I have spent most of my life in the Midwest but did finish out my professional career in the NYC area. Before I moved to the Northeast I had frequent business trips there. It seems that many people I interacted with in that area, they call it the tri-state area (NY, Conn, NJ), had a definite opinion of us in the hinterland. They tend to look at our cities and towns as “cornfield with lights”. They say what is there to do there? They think life is much slower when you get away from the tri-state area. They proudly say that they “live in the fast lane”. In the years before I moved the this area I just let them have their opinions.
During the four years I worked in the tri-state area I just didn’t get the sense that they were in the fast lane. When I got to work about 7:30 each morning there were only a few cars in the parking lot and when I left about 6:00 at night there were only a few cars left in the lot. The location I worked at had about 600 professionals who designed products for a “major” communications company. It seemed that it was about 9:30AM before most offices were fully populated and they seriously started emptying about 4:30PM. And that was with an average one and a half hour lunch break! So time wise it just didn’t seem like the fast lane. Unless it referred to getting to work and then getting out fast. 🙂
Maybe when they talked about the fast lane they were talking about time but about quantity of work they produced? But still that didn’t seem to make sense either. For about five years before I started my life in the Northeast as was developing software tools for an engineering division in Indiana. I continued that same line of work when I moved east. But what I accomplished in four months in Indiana took over a year to do in my job in the tri-state area. There was just so much bickering and mistrust to be able to go more than an agonizingly slow speed. So I can’t say that I was in the fast lane quantity wise either. So what was this fast lane I had been hearing about for so long?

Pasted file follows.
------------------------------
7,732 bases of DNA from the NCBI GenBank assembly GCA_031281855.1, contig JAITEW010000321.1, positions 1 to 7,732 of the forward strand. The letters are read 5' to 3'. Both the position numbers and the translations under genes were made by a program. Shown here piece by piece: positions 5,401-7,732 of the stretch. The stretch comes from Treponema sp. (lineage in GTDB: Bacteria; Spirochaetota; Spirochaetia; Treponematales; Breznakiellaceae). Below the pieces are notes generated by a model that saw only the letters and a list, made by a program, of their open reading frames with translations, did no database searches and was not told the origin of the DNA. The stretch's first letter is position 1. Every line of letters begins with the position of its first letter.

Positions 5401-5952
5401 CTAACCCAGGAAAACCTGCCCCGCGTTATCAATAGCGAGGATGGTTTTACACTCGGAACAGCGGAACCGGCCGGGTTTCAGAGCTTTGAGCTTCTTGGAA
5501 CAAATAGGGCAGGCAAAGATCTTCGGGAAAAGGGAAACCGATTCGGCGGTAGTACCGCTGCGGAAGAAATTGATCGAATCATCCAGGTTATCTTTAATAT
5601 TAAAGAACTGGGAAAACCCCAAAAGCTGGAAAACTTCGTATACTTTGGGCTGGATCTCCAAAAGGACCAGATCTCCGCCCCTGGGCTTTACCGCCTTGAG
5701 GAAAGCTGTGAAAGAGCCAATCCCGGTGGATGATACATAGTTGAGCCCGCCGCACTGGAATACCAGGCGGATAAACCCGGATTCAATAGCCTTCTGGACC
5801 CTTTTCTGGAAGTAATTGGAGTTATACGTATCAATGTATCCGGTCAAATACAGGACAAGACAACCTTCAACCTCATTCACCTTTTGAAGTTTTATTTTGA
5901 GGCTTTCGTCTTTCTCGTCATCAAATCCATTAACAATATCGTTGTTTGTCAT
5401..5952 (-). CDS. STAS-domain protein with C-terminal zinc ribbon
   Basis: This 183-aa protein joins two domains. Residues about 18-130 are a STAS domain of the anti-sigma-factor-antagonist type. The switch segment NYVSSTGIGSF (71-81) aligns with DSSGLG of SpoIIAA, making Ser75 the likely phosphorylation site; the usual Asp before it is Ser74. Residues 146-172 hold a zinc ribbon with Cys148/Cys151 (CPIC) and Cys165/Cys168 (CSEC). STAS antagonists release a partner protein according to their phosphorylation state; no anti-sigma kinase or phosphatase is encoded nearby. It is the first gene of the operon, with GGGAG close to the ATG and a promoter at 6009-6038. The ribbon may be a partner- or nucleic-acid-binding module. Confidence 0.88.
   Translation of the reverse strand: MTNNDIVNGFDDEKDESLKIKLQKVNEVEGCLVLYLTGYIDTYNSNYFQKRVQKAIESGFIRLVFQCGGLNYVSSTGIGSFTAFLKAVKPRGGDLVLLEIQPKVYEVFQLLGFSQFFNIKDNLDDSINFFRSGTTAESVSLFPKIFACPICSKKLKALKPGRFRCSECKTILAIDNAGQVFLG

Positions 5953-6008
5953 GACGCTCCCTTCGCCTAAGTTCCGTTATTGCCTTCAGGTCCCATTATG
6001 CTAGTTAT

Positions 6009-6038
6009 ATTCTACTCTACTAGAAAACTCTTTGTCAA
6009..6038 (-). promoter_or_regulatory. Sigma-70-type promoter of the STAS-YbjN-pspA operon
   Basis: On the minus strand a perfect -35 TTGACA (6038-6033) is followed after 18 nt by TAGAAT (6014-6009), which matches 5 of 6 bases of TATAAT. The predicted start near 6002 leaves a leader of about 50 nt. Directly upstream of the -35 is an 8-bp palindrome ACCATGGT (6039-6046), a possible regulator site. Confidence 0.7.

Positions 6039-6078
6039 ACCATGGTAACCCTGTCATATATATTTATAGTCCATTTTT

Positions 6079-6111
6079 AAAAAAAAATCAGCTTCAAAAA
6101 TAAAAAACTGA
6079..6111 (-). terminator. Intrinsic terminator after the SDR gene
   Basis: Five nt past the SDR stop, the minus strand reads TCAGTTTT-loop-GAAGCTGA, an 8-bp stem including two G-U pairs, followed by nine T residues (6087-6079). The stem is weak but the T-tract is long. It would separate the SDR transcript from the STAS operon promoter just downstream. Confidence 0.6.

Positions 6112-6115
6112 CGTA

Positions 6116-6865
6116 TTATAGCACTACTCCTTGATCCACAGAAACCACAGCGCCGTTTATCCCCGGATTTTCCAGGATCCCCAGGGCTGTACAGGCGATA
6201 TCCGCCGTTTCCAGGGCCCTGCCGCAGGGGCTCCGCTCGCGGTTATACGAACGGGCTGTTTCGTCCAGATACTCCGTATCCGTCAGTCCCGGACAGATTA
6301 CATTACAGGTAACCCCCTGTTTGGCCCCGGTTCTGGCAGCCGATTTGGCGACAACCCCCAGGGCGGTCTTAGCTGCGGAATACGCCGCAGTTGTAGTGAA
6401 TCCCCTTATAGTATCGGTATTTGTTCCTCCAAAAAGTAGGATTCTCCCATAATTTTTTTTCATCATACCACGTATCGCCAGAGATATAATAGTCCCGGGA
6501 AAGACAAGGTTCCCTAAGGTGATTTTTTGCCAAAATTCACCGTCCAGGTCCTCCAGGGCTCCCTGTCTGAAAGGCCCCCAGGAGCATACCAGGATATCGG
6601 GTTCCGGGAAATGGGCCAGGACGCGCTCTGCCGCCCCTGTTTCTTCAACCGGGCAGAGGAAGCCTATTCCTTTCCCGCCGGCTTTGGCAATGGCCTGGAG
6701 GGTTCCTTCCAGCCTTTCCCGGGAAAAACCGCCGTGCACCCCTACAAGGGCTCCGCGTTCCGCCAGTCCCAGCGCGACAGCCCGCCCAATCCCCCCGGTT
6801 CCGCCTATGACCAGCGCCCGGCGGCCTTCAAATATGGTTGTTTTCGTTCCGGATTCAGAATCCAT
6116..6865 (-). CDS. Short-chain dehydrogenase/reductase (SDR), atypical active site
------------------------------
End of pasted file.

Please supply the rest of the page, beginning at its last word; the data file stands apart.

After thinking long and serious about the “fast lane” I finally figured it out. The population density of the NYC area is much higher than that in the Midwest. Where there are four lane highways in the Midwest there are twelve and sometimes even sixteen lane highways in the Northeast. And even with all those lanes they often would only creep along for hours at a time. After a number of days sitting in all that traffic it finally dawned on me just what “living in the fast lane” really meant. It means that if you work in the tri-state area you have to get used to sitting/living in traffic, yes even in the fast lanes. With this new understanding of “in the fast lane” I will leave it up to them to live there. Give me a quick-moving four lane highway in the Midwest any day. 🙂
Now don’t get me wrong. I’m sure there are those in the NYC area who put in long hours and are super productive but I don’t think you can say that is true for many if not most of the people who I met there. But many do spend their life living, or should I say camped out, in the fast lane.
And the journey goes on….